The research shows that the sunshine vitamin has a preventive effect on multiple sclerosis. Thus, it raises the possibility that doctors might be able to forestall the progression of the debilitating disease by having patients take the widely available nutrient shortly after diagnosis.
The study has been presented at an international conference on multiple sclerosis in Montreal.
"We are implicating vitamin D insufficiency as a risk factor," globeandmail.com quoted Brenda Banwell, director of the pediatric multiple sclerosis program at Toronto's Hospital for Sick Children and one of the researchers conducting the study, as saying.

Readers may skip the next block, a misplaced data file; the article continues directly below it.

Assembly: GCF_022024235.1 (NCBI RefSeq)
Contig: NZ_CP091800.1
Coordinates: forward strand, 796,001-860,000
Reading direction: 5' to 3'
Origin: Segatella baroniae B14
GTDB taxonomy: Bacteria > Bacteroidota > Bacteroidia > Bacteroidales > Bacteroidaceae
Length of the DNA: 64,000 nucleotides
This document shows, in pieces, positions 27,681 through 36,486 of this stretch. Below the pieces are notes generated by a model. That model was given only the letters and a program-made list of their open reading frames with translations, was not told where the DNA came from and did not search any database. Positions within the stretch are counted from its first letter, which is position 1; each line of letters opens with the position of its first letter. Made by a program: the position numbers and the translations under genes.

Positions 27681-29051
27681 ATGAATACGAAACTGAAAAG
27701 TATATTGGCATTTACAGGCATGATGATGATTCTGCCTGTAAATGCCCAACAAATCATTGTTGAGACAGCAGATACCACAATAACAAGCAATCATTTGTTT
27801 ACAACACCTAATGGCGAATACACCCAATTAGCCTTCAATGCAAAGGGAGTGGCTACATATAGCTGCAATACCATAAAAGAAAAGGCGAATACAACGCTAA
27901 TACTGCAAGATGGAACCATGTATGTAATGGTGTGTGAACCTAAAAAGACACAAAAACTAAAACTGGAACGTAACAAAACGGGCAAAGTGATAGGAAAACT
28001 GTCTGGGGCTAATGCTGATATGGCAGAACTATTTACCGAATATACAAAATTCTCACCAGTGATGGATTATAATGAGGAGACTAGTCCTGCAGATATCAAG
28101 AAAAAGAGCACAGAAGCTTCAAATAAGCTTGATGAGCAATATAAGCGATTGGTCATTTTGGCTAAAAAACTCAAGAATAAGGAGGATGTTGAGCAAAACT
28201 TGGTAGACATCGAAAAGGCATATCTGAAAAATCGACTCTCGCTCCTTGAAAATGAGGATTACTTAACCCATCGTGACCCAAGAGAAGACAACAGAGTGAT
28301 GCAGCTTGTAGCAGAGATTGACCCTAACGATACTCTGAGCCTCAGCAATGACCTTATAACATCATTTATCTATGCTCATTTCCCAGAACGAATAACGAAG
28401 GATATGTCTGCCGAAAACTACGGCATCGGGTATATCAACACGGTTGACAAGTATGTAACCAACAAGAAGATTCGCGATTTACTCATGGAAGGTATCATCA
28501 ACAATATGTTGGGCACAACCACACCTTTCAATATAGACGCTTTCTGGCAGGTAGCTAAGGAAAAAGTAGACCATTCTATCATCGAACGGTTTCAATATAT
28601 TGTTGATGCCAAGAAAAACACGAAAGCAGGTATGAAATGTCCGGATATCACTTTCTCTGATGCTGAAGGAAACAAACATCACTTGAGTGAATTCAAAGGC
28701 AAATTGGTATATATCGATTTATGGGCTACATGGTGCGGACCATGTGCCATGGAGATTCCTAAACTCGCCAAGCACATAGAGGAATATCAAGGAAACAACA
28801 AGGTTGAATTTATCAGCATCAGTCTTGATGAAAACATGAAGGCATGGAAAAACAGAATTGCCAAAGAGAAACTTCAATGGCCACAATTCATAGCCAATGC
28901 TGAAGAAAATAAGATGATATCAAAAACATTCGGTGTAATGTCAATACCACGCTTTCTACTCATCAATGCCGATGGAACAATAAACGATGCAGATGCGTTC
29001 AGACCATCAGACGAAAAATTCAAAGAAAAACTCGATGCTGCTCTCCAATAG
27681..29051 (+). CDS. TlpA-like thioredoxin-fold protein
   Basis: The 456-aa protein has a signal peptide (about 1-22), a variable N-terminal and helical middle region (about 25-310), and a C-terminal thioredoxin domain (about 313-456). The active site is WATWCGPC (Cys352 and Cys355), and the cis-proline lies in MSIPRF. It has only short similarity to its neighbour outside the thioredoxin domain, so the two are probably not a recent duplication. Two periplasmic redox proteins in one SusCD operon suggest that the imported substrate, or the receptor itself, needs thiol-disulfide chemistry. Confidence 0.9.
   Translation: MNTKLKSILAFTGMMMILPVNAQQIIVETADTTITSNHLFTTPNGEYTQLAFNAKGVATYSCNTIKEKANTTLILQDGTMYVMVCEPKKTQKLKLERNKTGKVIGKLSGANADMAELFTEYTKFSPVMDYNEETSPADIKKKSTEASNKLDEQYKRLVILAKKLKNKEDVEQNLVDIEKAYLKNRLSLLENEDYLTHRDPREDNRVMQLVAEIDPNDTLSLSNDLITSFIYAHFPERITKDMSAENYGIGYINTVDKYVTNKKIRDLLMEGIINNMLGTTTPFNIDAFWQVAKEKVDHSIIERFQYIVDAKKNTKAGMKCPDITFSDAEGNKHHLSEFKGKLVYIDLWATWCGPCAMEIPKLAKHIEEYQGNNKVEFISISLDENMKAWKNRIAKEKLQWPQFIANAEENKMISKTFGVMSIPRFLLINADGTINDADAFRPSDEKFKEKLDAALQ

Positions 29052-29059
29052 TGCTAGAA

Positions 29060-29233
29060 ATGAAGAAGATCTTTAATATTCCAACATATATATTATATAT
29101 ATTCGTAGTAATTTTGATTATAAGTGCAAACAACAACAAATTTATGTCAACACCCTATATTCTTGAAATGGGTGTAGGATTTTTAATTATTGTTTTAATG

Since 2004, Banwell and other researchers have been compiling a national survey of children going to hospital with symptoms indicating early signs of MS. The children, whose average age was 11, were given blood tests to establish their vitamin D status.
Preliminary results indicate that 28 per cent of those with the lowest amounts at the time of initial symptoms have gone on to develop the condition by suffering a second attack, compared with only 7 per cent of those with higher levels.